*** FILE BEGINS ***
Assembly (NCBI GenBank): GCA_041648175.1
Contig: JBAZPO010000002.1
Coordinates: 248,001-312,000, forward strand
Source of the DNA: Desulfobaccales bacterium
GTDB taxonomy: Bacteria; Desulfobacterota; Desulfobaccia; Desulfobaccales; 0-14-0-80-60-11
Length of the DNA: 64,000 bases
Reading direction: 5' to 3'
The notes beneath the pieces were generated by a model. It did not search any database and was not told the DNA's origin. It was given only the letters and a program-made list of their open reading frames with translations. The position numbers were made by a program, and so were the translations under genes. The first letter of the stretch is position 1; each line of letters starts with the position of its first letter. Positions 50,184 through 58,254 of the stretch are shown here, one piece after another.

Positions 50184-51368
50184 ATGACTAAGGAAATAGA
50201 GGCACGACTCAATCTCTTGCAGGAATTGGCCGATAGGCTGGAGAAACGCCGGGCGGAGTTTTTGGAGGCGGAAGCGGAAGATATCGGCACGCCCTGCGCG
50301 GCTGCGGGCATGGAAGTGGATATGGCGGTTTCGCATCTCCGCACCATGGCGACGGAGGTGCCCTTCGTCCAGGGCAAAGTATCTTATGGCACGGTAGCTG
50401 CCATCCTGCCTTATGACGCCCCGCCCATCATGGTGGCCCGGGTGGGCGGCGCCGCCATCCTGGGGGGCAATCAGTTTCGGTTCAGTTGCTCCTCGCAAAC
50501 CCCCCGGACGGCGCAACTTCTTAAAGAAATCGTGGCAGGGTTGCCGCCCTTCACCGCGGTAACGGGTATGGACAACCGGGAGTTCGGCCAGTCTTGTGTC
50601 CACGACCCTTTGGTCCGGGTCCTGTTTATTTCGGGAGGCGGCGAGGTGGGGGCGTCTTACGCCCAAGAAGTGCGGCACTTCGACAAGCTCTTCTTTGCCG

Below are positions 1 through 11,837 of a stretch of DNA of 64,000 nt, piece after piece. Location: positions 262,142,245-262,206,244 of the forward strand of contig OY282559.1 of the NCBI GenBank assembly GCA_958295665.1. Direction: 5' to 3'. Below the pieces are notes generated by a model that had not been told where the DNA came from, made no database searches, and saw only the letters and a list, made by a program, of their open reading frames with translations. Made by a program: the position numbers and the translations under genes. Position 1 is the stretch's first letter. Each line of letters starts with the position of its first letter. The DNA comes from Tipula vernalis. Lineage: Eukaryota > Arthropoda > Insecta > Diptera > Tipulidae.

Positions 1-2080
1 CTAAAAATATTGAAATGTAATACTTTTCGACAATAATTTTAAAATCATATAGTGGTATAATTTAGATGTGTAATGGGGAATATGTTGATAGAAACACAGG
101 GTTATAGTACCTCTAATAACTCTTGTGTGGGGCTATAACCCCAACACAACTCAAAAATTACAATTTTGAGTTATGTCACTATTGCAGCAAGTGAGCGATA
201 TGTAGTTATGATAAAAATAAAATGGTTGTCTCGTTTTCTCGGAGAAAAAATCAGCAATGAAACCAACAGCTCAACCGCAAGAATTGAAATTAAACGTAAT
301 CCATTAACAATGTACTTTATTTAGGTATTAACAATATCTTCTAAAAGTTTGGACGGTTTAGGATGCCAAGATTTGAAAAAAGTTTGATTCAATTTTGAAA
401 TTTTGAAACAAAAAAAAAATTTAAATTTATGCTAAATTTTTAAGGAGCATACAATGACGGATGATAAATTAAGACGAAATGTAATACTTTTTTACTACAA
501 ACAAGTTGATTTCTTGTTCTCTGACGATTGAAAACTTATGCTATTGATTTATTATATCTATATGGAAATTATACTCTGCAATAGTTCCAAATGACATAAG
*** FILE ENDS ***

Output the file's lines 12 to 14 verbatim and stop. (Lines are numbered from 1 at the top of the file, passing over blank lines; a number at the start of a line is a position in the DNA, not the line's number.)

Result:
50301 GCTGCGGGCATGGAAGTGGATATGGCGGTTTCGCATCTCCGCACCATGGCGACGGAGGTGCCCTTCGTCCAGGGCAAAGTATCTTATGGCACGGTAGCTG
50401 CCATCCTGCCTTATGACGCCCCGCCCATCATGGTGGCCCGGGTGGGCGGCGCCGCCATCCTGGGGGGCAATCAGTTTCGGTTCAGTTGCTCCTCGCAAAC
50501 CCCCCGGACGGCGCAACTTCTTAAAGAAATCGTGGCAGGGTTGCCGCCCTTCACCGCGGTAACGGGTATGGACAACCGGGAGTTCGGCCAGTCTTGTGTC